Intense world, in theory and practice

OverloadA few days ago I stumbled across an article describing Kamila and Henry Markram’s Intense World theory of autism (more formally described in their own article).  This, to me, was like finding the key to unlock a treasure.  Intense World explains so well my experience of autism in a way no theory based on sensory deficiency can.  Although I do know there are aspects of human behavior to which I am impaired (face recognition, body language, cognitive empathy), that explanation only goes so far and leaves much unanswered.  However, the communication deficits are the most obvious symptom to many people’s eyes and I believe that may be why the Intense World theory can be counter-intuitive. We’ve been trained to look the other way.

Shortly after first reading about Intense World theory, I began to see it described in the blog posts of other autistics.  In her post Overloading on Emotion, Alex Forshaw describes much the same thing:

Imagine if you will that you are sitting on a quiet, deserted shore. The sun is shining: it’s warm. There’s just enough of a breeze to be comfortable and the small waves lap rhythmically. You are relaxed; you lean back and close your eyes sleepily…

..and then you open your eyes again to find you have been transported in that instant to the middle of the city at rush hour. Traffic all around: engines snarling and horns blaring. People jostling and rushing all around you. Noise, smells, lights, touches coming from all directions: a cacophony registering on every sense at once. And that’s how it feels to be hit by that tidal wave of emotion.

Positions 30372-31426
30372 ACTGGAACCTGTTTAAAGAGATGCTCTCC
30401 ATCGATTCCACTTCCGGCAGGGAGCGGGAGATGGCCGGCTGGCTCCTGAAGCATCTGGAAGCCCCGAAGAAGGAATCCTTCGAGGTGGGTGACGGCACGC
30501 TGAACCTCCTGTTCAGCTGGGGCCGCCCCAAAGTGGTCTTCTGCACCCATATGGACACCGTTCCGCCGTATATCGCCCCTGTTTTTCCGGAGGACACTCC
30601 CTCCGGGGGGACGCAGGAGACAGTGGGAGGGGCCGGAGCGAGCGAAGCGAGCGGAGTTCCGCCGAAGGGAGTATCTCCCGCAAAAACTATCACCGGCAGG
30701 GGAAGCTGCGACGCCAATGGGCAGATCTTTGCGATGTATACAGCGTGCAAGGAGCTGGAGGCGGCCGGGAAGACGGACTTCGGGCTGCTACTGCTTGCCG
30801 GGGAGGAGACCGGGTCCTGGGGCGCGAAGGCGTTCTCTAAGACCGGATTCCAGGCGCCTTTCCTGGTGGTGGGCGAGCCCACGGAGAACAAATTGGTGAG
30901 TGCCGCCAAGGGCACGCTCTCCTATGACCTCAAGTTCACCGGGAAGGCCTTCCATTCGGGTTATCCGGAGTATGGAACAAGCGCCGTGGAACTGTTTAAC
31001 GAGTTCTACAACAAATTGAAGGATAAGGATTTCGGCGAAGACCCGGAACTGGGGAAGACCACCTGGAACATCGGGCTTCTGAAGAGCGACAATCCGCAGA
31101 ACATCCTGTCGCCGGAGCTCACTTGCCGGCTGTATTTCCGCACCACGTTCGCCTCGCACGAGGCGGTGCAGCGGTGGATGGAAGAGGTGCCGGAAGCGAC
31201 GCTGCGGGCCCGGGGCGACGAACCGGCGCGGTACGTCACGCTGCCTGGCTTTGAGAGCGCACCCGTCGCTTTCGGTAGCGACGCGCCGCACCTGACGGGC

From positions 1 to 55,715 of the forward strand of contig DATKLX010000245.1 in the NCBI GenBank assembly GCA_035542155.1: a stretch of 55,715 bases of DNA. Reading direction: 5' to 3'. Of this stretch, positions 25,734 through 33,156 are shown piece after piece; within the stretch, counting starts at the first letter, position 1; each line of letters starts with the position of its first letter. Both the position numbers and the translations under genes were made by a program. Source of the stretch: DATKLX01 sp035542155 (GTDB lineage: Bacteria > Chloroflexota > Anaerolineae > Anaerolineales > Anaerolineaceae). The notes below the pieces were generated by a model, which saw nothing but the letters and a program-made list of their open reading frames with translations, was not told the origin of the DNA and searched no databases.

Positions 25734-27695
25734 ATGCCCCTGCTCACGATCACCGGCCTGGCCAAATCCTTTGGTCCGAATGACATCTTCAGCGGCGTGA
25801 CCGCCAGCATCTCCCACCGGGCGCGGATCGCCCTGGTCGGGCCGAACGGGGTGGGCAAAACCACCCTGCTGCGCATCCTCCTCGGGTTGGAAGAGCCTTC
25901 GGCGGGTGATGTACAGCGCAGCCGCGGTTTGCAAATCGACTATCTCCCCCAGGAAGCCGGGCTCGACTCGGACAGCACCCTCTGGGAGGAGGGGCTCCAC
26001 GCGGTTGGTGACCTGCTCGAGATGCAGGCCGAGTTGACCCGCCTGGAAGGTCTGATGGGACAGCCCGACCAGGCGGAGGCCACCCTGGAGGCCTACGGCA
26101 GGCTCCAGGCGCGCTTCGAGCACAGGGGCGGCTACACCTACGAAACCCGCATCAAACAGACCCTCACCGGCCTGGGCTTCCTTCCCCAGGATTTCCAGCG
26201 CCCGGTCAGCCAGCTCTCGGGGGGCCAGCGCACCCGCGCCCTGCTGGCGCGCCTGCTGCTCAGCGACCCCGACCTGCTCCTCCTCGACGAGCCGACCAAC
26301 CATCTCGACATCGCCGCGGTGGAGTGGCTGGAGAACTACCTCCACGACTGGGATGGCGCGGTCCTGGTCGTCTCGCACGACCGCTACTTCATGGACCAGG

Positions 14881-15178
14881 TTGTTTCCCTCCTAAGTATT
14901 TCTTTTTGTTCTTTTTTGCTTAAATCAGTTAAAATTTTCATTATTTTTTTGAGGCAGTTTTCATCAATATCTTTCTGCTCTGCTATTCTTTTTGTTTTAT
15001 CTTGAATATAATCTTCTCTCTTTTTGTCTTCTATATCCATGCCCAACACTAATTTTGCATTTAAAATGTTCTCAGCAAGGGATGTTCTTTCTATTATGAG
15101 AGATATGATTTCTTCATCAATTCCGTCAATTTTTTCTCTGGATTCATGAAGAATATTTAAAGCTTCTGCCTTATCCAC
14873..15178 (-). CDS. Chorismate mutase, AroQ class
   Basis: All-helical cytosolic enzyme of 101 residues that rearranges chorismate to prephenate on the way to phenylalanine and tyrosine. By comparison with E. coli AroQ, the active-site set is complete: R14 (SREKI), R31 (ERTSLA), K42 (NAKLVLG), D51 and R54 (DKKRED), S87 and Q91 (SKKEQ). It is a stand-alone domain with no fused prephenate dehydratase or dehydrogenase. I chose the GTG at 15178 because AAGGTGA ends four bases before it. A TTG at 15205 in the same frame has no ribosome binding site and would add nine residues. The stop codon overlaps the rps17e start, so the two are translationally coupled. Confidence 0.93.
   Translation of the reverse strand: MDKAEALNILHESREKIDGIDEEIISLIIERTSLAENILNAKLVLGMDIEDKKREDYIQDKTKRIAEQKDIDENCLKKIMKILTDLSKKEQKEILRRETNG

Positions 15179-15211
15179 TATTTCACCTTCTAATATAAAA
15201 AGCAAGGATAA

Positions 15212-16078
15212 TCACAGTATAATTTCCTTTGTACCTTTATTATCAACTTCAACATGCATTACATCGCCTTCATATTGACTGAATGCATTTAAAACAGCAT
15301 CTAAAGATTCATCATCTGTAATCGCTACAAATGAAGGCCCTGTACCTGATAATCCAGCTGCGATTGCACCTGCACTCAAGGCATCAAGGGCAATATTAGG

How fitting that Alex begins the description with the opening words from The Twilight Zone, because that’s what it can be like – a world too strange to explain, that has to be experienced to be fully understood.

As a child, people called me Mr. Spock or Professor because I didn’t show emotions and read voraciously across a broad range of subjects. But the truth is I had a hard time watching television with the family because I’d be too overwhelmed with emotion. You’ve heard the phrase “tear jerker?” For me, even the advertisements can elicit tears. Oftentimes more so than the actual show.  You always know Kwai Chang Caine or the crew of the Enterprise will come out of the episode OK, but the heartbreak of psoriasis actually is heartbreaking. After my mom told me what psoriasis is, the Tegrin ad plagued me for years. When it came on the TV, I became distressed.  If I cried openly, I was belittled, so instead I tried to hold in the emotions. They found other outlets. Facial tics, repetitive movements, even the occasional meltdown when something completely unrelated broke the dam and all that emotion burst out.